Wisdom starts by getting it, from others.  “Get wisdom” is not a command you can heed without the help of others, it’s not like a command like “be self-controlled/patient” where we can work harder at obeying.

So the question surely is twofold;

  1. How is your heart?  Are you humble, teachable, willing to learn from others?
  2. Who are you learning from?

By Gareth Bowley

 

 

 

Understanding Proverbs

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These guidelines below are based on chapter 12 from the book; “How to Read the Bible for all its worth” by Gordon Fee & Douglas Stuart.

  1. The Proverbs are often short pithy memorable statements of truth that do not state/teach everything there is to know about an issue but point towards the fuller truth regarding that thing. An example in English is the saying; “Look before you leap”.  That is easier to remember than “Before you commit yourself to a course of action you should always consider all the circumstances, consequences and options.  The second statement says it much more completely, the first points to the general idea/truth/teaching.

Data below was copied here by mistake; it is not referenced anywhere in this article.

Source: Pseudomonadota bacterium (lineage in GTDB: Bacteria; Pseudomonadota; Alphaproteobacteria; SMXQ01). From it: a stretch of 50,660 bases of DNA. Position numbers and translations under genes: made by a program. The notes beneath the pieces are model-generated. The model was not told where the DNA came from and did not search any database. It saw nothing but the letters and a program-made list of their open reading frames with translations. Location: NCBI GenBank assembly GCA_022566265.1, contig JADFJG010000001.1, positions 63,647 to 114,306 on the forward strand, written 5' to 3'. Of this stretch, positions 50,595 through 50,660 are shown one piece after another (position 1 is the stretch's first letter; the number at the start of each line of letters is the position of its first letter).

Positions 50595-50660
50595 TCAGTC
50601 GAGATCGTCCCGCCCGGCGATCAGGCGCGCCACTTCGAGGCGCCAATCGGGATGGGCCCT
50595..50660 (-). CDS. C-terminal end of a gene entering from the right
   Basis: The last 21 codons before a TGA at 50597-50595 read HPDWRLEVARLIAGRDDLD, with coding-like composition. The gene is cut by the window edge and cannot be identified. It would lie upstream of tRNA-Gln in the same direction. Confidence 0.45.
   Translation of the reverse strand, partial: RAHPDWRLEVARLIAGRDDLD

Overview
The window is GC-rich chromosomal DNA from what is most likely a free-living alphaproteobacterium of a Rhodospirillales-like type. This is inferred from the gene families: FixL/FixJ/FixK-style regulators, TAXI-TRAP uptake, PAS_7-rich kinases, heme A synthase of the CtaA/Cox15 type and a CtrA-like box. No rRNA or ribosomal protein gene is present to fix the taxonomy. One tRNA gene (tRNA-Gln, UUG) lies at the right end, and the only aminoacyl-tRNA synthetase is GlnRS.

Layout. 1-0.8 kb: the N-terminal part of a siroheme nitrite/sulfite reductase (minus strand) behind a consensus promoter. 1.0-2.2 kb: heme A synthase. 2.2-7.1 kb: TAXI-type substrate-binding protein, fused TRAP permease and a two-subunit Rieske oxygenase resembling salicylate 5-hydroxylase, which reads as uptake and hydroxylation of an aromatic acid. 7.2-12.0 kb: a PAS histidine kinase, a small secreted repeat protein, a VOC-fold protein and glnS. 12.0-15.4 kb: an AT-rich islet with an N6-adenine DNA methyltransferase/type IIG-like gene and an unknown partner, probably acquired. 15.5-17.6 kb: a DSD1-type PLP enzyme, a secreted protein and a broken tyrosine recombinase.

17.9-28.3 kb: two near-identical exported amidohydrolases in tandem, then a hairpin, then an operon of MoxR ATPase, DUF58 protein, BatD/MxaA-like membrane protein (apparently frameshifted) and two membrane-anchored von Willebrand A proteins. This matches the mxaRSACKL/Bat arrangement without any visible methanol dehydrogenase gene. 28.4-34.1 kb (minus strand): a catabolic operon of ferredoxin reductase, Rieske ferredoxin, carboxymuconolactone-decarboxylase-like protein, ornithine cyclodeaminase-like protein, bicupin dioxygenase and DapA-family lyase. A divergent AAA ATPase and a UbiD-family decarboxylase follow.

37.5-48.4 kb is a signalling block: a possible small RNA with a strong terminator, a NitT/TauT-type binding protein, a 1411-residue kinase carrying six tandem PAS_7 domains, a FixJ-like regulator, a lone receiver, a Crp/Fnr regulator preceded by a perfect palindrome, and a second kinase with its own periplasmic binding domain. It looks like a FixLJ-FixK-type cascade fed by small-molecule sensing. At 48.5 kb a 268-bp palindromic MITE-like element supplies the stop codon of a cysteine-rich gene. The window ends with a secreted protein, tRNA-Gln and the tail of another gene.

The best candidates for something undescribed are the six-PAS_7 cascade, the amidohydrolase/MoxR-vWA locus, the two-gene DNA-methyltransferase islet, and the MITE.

2. Proverbs are not specific legal guarantees from God of cause and effect so avoid extreme literalistic interpretations but look for the meaning that applies in your life situation.  For example Proverbs 15:25 says; “The Lord tears down the house of the proud but maintains the widow’s boundaries”.  We would have no neighbourhoods left if this was a cause and effect specific statement, no the idea is that God is opposed to pride and the protector of the vulnerable. So, don’t be proud!
  3. Proverbs must be read as a collection that balance each other and in the context of the whole bible.
  4. Some Proverbs need to be “translated” to be appreciated.  Many of the proverbs express their truths according to practices of everyday life that no longer exist.  Therefore, unless you think of these proverbs in terms of their modern day equivalents they may seem irrelevant to your life.